Tuesday, March 02, 2021
Twenty years after he swiped the NYC A train for a three-hour joyride — which included making all stops for hundreds of passengers along the way — Keron Thomas still doesn't like to brag. Even though he pulled off the wild heist at just 16 years old.
"I never did it for fame," Thomas told the Daily News. "It's not something that I'm proud of, but I don't want people to get the wrong impression. ... I just wanted to drive a train."
Thomas said his May 8, 1993, stunt stemmed simply from his affinity for subway trains and how they work. He spent months reading books and operating manuals about the city's subways to "learn the tricks of the trade," Thomas said.
On a Saturday afternoon Thomas, posing as a motorman he'd befriended to learn more about the job, called a Transit Authority crew office and left his home number to sign up for any available overtime shifts.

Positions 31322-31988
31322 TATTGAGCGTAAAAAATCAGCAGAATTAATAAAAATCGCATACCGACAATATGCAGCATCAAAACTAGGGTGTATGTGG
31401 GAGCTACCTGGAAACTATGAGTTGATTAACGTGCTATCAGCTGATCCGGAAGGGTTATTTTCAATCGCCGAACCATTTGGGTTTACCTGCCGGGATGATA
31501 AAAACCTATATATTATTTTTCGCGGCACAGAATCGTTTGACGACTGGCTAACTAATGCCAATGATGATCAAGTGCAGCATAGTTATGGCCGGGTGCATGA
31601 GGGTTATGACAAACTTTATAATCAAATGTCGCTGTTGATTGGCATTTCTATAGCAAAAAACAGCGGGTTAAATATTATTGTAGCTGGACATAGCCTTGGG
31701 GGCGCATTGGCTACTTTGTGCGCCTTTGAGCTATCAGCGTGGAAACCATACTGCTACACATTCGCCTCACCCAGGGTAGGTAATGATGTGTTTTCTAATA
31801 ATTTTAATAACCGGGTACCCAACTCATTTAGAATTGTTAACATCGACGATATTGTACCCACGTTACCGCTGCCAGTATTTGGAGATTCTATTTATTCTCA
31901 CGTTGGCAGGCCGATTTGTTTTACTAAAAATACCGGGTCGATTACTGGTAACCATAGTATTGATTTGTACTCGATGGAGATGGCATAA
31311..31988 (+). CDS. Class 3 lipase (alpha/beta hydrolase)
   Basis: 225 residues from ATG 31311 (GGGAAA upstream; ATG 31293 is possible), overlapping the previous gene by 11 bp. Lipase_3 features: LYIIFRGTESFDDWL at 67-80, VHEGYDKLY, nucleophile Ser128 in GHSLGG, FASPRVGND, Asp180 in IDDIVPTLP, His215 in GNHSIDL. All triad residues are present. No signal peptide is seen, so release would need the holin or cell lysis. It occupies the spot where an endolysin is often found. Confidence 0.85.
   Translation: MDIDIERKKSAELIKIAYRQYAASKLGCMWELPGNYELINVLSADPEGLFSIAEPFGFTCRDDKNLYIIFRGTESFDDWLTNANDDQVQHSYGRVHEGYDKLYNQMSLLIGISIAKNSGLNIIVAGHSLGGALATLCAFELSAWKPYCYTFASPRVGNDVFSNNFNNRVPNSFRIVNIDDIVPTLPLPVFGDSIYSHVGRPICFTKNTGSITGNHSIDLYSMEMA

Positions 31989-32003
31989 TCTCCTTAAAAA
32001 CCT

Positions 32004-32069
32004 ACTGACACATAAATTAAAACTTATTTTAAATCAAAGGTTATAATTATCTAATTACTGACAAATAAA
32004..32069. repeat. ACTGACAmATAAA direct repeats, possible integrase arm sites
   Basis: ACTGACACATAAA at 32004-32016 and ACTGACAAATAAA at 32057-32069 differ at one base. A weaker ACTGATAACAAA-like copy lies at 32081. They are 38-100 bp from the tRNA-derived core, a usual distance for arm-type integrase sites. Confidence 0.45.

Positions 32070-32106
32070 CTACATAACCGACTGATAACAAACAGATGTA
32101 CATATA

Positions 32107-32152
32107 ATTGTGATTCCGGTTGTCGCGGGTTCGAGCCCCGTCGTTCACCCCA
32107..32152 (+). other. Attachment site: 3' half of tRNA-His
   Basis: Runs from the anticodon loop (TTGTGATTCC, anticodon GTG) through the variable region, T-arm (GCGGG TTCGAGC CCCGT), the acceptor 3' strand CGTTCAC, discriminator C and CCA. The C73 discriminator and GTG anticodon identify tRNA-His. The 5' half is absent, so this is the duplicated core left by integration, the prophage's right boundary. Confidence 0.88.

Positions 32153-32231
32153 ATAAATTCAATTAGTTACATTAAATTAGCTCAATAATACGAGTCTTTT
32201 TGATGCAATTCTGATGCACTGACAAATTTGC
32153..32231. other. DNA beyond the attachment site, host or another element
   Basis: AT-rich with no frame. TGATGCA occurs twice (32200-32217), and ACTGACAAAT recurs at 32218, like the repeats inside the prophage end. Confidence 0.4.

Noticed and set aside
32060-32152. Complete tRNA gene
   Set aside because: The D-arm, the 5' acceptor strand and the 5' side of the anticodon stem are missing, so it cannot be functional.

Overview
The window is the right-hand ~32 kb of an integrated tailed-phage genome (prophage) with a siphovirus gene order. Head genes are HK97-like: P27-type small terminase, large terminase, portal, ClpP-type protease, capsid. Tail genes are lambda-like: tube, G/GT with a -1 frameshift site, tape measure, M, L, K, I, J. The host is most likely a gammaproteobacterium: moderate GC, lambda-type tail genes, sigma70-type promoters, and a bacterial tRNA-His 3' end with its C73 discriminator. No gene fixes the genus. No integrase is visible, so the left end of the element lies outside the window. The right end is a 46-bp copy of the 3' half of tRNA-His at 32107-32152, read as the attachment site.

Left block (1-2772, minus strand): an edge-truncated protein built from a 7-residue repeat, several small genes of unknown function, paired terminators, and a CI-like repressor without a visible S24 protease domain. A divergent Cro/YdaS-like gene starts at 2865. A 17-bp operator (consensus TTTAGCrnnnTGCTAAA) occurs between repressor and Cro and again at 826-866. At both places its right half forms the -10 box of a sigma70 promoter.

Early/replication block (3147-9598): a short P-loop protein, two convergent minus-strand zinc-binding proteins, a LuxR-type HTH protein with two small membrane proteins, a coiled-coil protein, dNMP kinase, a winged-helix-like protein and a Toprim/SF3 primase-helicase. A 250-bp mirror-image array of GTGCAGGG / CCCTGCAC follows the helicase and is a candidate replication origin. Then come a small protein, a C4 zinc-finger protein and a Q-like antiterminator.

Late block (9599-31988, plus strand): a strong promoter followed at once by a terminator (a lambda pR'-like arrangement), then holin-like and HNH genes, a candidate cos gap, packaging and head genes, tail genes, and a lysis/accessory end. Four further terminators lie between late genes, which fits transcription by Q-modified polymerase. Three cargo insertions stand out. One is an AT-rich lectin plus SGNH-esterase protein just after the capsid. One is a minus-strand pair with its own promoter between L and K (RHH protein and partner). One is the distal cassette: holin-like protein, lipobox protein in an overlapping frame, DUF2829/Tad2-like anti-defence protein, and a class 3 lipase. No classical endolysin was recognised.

A short time later, his phone rang and Thomas was told to report for duty at the 207th St. station in Inwood. Wearing his motorman shirt, he walked in carrying all the proper operator equipment: safety vest, brake handle and a reverser key.
its ridiculous how years go by between a story, and a photo that belongs in that story finally turning up
the story was about the Beetles Bentley https://justacarguy.blogspot.com/2018/12/the-1956-beatles-bentley.html and the far out artists that were tapping into the need for the young people of that era who needed some crazy duds to stand out from the crowd and peacock around
English artist Doug Binder puts the finishing touches to the AC Cobra which is the centrepiece of an exhibition at the Robert Fraser Gallery in Mayfair, London, 10th September 1966.
On the left is fellow artist David Vaughan (1944 - 2003), and watching them at work are Sheila Rogers (left) and Cindy May.
Douglas Binder, Dudley Edwards and David Vaughan, a pop-art 'collective' that were known as BEV, were originally based in a studio in an old disused factory in the Chalk Farm area of London on a site opposite the home of fashion photographer David Bailey. Their particular speciality was the creation of pop-art murals on buildings and vehicle bodywork, and the decoration of furniture, which started more by accident than design due to the fact that their adopted premises had very little in the way of furniture in the early days and which they decided to brighten up a bit.